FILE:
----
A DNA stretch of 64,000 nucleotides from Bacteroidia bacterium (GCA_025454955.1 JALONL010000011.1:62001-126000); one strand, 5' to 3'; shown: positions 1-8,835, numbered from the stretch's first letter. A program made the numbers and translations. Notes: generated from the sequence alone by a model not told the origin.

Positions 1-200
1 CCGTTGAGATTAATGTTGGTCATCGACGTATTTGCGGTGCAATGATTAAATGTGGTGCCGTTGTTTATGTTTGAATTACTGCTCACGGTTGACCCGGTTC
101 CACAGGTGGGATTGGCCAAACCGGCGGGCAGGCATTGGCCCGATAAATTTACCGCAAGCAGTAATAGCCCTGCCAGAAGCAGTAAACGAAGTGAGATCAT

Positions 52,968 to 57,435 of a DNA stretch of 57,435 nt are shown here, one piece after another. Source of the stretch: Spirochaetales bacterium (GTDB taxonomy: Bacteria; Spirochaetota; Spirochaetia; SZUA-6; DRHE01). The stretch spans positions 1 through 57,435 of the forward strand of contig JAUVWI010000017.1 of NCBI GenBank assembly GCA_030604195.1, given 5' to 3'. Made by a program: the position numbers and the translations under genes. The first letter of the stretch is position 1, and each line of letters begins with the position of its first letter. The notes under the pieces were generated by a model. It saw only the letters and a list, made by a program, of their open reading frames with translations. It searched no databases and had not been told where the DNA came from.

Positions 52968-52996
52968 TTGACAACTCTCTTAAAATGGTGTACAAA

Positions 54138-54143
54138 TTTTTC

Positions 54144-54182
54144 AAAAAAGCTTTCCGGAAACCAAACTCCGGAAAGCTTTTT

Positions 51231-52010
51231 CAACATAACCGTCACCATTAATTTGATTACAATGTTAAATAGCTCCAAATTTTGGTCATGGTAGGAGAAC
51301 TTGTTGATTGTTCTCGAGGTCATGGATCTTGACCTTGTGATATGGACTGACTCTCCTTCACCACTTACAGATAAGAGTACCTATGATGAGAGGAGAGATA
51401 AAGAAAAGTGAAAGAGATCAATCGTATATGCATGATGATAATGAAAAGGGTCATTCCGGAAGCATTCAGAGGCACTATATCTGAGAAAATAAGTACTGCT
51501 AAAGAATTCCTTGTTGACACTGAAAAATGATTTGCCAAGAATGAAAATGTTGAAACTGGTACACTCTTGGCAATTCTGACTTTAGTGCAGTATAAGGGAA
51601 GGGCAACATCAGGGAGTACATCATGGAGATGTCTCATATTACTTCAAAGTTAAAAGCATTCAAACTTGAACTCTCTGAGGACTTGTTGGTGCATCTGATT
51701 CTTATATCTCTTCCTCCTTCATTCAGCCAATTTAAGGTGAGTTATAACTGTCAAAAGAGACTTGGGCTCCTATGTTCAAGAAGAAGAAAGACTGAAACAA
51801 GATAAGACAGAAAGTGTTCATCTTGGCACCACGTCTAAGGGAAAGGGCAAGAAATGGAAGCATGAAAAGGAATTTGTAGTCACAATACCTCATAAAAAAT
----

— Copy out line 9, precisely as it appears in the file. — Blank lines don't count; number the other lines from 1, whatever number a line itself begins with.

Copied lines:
54138 TTTTTC